2)       
This entitlement comes in many forms. Some women look at certain men with a sense of disdain, as if the men aren’t worthy of being in the same venue as them. We call these women, stuck up bitches. Most have careers and make decent money, and now feel they can say and do what they please. The male version of this is the slimeball. Only an alpha male would be able to bring these women back down to a more respectable level by showing her that he’s the prize, and that her Gucci purse, and Mercedes don’t impress him, because he’s looking for a lot more than that. An ordinary man would call her out on being a stuck up bitch, or would be too scared to talk to her, thus negating any chance of having her. Only an alpha would be able to tame her. 

5) Do you notice a “pack mentality” within your groups of friends, and where do you fit in? Does being alpha mean something different when you’re with men compared to when you’re with women?

Nolan: I think studying 'pack logistics' could be called a hobby of mine. I do see it play out around me all the time but I tend to view it with a detached and somewhat amused mindset. I am not the guy across the room that everyone hears before they see and I tend not to be animated and/or talking with my hands. Usually I am the guy who is relaxed and taking it all in but at the same time very much in control of himself if that makes any sense. Is it different around men and women? Absolutely but the differences are subtle. This is a subject that could take a novel to explore TBH. 

RJ: It's not so much a pack mentality as it is cliqueness; there's at least a degree of that in all of the groups of people I consider friends, although it's markedly more obvious in some than it is others. The second bit of that question is more difficult to answer, though, because I fit in with different groups in different ways. The one that's particularly cliquey I'm not entirely sure I do, by dint of not having known the core players for long or well enough, whereas in others I'm just...there. I'm the guy who's got a joke, a snarky comment, a piece of irreverence for any situation. This may be why I feel like I don't fit in particularly well, I don't have any particular identity. Certainly none that I'm aware of. And finally, not really, no. You're still trying to demonstrate your superiority, just with different objectives in mind.

But, as always, that's just my opinion. My slightly paranoid and rather misanthropic opinion. 
 
Andreas: There is a pack mentality within every group. If you see a group walk into a place, you can usually tell who the leader is, and who the follower is. There could be a few of each, but you can always tell which is which. In my opinion, the Alpha leads the group, or is the last one in the group.  Some may disagree with the latter but in my eyes I see it differently. You do not want to be caught in the middle. People notice the first, and the last. It also has to do with how you carry yourself. See my response for question 2. I always make sure, if I can, to be first or last.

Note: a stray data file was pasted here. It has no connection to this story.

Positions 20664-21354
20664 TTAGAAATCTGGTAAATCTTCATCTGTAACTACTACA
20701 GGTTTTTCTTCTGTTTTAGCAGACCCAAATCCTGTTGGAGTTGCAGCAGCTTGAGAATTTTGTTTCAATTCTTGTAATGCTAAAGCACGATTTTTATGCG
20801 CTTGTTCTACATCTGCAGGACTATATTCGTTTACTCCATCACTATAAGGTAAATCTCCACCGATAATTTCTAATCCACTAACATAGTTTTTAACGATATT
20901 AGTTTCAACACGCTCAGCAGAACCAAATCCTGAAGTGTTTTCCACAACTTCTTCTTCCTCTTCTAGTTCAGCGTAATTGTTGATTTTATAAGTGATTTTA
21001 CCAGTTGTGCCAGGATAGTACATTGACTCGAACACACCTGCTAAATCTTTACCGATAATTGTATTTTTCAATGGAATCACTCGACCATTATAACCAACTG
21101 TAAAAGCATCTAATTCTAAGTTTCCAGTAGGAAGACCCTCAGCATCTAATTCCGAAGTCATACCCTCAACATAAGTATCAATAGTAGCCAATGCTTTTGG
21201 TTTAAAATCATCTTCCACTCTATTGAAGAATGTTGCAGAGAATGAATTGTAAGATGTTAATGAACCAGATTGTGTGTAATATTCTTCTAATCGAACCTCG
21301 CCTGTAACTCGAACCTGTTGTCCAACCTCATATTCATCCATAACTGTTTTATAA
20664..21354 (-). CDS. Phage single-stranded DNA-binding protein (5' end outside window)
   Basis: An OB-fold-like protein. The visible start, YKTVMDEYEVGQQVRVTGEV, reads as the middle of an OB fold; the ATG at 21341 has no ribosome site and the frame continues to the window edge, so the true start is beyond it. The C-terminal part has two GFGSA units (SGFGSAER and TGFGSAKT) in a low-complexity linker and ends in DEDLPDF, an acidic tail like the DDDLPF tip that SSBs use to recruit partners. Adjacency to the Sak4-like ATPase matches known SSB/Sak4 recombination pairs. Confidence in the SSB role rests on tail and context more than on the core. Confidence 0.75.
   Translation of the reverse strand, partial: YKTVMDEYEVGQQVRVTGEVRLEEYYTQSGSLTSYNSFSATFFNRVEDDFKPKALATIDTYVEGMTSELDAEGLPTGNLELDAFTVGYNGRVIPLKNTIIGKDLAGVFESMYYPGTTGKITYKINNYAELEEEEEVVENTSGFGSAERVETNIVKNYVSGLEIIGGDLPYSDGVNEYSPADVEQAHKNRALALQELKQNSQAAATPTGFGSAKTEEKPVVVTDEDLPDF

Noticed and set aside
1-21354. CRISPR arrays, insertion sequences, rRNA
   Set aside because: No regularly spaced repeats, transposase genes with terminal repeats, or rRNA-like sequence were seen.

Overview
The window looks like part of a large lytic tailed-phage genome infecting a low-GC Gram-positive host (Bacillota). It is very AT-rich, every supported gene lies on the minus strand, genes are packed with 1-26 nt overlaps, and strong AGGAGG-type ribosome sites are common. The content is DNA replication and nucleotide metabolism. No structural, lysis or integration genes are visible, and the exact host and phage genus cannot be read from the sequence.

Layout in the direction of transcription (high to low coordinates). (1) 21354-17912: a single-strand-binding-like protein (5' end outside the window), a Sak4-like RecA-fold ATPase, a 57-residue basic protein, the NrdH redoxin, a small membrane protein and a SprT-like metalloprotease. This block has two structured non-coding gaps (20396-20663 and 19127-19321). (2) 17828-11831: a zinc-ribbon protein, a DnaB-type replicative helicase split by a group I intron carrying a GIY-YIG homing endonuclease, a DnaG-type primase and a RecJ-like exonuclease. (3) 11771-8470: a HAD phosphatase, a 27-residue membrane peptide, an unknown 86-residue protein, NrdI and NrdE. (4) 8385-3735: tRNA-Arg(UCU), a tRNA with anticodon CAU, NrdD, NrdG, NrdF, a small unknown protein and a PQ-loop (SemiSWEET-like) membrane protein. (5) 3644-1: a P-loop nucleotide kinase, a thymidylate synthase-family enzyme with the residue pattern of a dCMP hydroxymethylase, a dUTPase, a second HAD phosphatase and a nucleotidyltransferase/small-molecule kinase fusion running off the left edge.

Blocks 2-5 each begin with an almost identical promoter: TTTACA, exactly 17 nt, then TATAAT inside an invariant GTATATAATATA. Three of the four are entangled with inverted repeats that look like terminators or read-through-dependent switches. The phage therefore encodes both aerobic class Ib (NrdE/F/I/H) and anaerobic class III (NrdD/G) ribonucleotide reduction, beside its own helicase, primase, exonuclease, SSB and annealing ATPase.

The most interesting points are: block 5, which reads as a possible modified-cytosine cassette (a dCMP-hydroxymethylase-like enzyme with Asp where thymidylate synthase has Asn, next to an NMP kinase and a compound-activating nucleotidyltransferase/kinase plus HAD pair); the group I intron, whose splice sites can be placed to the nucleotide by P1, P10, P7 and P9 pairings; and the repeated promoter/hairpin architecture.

I feel as if I’m the alpha male of my group of friends that I’ve known for 20+ years. The way I dress, the way I carry myself when I’m with them, the way I talk to girls, the books I read, the things I discuss, the knowledge I have makes me the alpha. Not to say they are idiots, cant dress, can’t talk to girls etc etc, but I notice small differences. I have one friend who always asks permission to ask a girl/waitress/bartender/police officer a question. Always starts off with “Can I ask you a question”. Drives me nuts. It shows that he lacks the confidence to just ask. Yes, there are times and places where you may have to ask permission, I understand this, but if you’re at a restaurant and you say to a waitress “can I ask you a question….bla bla bla” it brings you down a level. She’s not the fucking pope; ask her whatever you want, on your terms. She doesn’t want to answer? Good for her.
But I also notice how I’m not as alpha with my newer friends (guys from work I go out with often) because they are older and have more experience than me. Whether it be in life, in career, with girls etc. But it all comes down to confidence. I notice when I have a few drinks, my liquid courage comes up and I’m more confident, I’m not afraid of being judged because I have that confidence in me, but it takes some time to come out around other people. Truly a grasshopper alpha. I’m still developing my alphaness.